The Court of Appeals vacated the panel decision and ordered the case to be reheard en banc. 784 F.2d 846 (CA7 1986). On rehearing, by a divided vote, 840 F.2d 384 (1988), the en banc court rejected the “inherent relationship” test for defining lesser included offenses, and adopted instead the “elements test” whereby one offense is necessarily included within another only when the elements of the lesser offense form a subset of the elements of the offense charged. Id., at 387. The Court of Appeals found that the elements test “is grounded in the terms and history of Rule 31(c), comports with the constitutional requirement of notice to defendant of the potential for conviction of an offense not separately charged, permits a greater degree of certainty in the application of Rule 31(c), and harmonizes the concept of ‘necessarily included’ under Rule 31(c) with that of a lesser included offense where the issue is double jeopardy.” Id., at 388. Applying the elements test, the Court of Appeals held that Schmuck was not entitled to a jury instruction on the offense of odometer tampering because he could have been convicted *710 of mail fraud without a showing that he actually altered the odometers, but could not have been convicted of odometer tampering absent such a showing. Since the elements of odometer tampering are not a subset of the elements of mail fraud, odometer tampering did not qualify as a lesser included offense of mail fraud and, accordingly, the District Court was not required under Rule 31(c) to instruct the jury on the odometer-tampering offense.

We granted certiorari, 486 U.S. 1004, 108 S.Ct. 1727, 100 L.Ed.2d 192 (1988), to define further the scope of the mail fraud statute and to resolve a conflict among the Circuits over which test to apply in determining what constitutes a lesser included offense for the purposes of Rule 31(c). FN5

FN5. Compare, e.g., United States v. Whitaker, 144 U.S.App.D.C. 344, 349, 447 F.2d 314, 319 (1971) (inherent relationship test), and United States v. Martin, 783 F.2d 1449, 1451 (CA9 1986) (same), with United States v. Campbell, 652 F.2d 760, 761-762 (CA8 1981) (elements test), and Government of Virgin Islands v. Joseph, 765 F.2d 394, 396 (CA3 1985)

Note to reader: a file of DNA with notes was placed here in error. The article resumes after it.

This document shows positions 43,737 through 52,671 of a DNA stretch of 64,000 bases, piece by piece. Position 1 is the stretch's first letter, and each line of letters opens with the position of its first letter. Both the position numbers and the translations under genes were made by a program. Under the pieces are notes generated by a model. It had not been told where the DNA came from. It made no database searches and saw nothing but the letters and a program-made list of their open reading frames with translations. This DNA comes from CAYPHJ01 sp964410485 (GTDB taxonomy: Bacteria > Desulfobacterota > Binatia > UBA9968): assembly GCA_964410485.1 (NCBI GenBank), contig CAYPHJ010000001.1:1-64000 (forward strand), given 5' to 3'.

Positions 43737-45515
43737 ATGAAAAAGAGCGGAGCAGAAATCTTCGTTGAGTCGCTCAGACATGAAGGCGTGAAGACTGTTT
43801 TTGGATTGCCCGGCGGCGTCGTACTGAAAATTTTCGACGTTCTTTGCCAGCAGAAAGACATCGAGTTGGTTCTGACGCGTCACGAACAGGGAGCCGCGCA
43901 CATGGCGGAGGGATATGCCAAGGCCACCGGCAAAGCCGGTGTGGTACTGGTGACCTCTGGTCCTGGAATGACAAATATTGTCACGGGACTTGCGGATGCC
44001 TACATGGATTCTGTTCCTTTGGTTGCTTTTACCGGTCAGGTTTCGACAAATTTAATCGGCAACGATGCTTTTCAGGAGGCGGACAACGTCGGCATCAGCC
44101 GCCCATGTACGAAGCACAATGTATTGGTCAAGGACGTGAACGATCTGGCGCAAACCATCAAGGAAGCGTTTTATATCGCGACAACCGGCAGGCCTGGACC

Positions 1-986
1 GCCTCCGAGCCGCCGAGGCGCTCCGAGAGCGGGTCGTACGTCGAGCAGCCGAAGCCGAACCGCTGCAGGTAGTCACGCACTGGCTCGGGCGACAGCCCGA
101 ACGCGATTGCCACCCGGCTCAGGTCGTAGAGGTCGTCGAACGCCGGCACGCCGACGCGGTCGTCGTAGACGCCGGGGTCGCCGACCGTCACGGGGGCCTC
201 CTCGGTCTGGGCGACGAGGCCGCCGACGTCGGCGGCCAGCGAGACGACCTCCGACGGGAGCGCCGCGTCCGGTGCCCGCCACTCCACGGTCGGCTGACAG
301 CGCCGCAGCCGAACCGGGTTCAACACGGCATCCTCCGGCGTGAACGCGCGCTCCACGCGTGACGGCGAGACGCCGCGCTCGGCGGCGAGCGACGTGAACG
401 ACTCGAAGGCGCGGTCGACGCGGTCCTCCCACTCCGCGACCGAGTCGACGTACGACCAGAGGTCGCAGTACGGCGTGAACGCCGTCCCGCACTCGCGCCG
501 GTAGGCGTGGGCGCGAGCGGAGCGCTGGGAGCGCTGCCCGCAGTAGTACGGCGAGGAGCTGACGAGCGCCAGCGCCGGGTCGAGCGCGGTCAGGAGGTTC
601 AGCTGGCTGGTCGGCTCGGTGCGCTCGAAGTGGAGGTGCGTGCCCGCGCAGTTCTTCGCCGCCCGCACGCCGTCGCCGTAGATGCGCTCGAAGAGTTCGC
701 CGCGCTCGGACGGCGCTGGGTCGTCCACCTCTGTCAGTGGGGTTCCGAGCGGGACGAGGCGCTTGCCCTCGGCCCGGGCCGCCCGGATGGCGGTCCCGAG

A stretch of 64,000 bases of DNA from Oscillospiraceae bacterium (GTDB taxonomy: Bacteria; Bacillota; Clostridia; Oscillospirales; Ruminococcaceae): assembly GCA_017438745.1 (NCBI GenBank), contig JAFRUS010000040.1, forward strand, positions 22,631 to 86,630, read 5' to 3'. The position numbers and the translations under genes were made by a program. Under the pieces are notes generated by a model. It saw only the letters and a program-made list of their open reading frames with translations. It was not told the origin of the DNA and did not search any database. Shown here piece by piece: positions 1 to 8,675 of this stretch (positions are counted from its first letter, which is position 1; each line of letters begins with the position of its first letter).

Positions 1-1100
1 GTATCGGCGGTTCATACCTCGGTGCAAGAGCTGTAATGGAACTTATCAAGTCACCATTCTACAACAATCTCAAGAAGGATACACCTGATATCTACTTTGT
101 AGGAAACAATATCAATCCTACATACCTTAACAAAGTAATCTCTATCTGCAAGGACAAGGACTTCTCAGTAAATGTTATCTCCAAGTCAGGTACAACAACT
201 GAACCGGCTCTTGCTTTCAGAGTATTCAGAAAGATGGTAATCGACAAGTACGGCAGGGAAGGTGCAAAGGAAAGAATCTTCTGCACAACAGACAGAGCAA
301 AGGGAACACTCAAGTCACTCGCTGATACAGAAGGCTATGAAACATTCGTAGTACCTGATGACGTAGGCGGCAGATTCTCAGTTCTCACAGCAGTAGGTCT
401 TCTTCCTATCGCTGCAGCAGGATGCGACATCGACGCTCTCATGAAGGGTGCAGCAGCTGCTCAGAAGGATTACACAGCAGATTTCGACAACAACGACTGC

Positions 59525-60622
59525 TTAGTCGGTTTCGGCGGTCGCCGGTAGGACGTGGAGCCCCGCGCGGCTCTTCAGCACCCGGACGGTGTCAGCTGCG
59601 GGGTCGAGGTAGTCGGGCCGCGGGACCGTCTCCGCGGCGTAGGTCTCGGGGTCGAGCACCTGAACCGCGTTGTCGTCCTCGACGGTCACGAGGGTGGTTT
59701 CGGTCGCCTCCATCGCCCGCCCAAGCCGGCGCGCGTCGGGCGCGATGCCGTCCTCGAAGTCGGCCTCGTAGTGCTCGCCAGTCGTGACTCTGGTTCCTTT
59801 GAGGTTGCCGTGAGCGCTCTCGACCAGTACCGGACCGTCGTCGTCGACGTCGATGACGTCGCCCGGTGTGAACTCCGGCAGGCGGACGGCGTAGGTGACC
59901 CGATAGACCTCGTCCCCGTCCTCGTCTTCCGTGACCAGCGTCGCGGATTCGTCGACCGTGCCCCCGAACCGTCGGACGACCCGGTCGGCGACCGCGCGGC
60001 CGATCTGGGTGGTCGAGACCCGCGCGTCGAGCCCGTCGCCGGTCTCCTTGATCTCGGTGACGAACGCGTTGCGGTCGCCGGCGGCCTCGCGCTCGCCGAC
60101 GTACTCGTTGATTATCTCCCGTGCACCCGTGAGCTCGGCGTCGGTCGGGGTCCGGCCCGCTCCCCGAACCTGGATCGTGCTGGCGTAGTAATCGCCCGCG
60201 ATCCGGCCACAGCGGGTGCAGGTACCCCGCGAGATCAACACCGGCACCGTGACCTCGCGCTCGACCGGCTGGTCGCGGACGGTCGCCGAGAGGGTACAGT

[1] Headnote Citing References “The federal mail fraud statute does not purport to reach all frauds, but only those limited instances in which the use of the mails is a part of the execution of the fraud, leaving all other cases to be dealt with by appropriate state law.” Kann v. United States, 323 U.S. 88, 95, 65 S.Ct. 148, 151, 89 L.Ed. 88 (1944).FN6 To be **1448 part of the execution of the fraud, however, the use of the mails need not be an essential element of the scheme. Pereira v. United States, 347 U.S. 1, 8, 74 S.Ct. 358, 362, 98 L.Ed. 435 (1954). It is sufficient for the *711 mailing to be “incident to an essential part of the scheme,” ibid., or “a step in [the] plot,” Badders v. United States, 240 U.S. 391, 394, 36 S.Ct. 367, 368, 60 L.Ed. 706 (1916).

The statute provides in relevant part:

“Whoever, having devised or intending to devise any scheme or artifice to defraud, or for obtaining money or property by means of false or fraudulent pretenses, representations, or promises … for the purpose of executing such scheme or artifice or attempting so to do … knowingly causes to be delivered by mail according to the direction thereon, or at the place at which it is directed to be delivered by the person to whom it is addressed, any such matter or thing, shall be fined not more than $1,000 or imprisoned not more than five years, or both.” 18 U.S.C. § 1341.

[2] Headnote Citing References Schmuck, relying principally on this Court’s decisions in Kann, supra, Parr v. United States, 363 U.S. 370, 80 S.Ct. 1171, 4 L.Ed.2d 1277 (1960), and United States v. Maze, 414 U.S. 395, 94 S.Ct. 645, 38 L.Ed.2d 603 (1974), argues that mail fraud can be predicated only on a mailing that affirmatively assists the perpetrator in carrying out his fraudulent scheme. The mailing element of the offense, he contends, cannot be satisfied by a mailing, such as those at issue here, that is routine and innocent in and of itself, and that, far from furthering the execution of the fraud, occurs after the fraud has come to fruition, is merely tangentially related to the fraud, and is counterproductive in that it creates a “paper trail” from which the fraud may be discovered. Brief for Petitioner 20-24. We disagree both with this characterization of the mailings in the present case and with this description of the applicable law.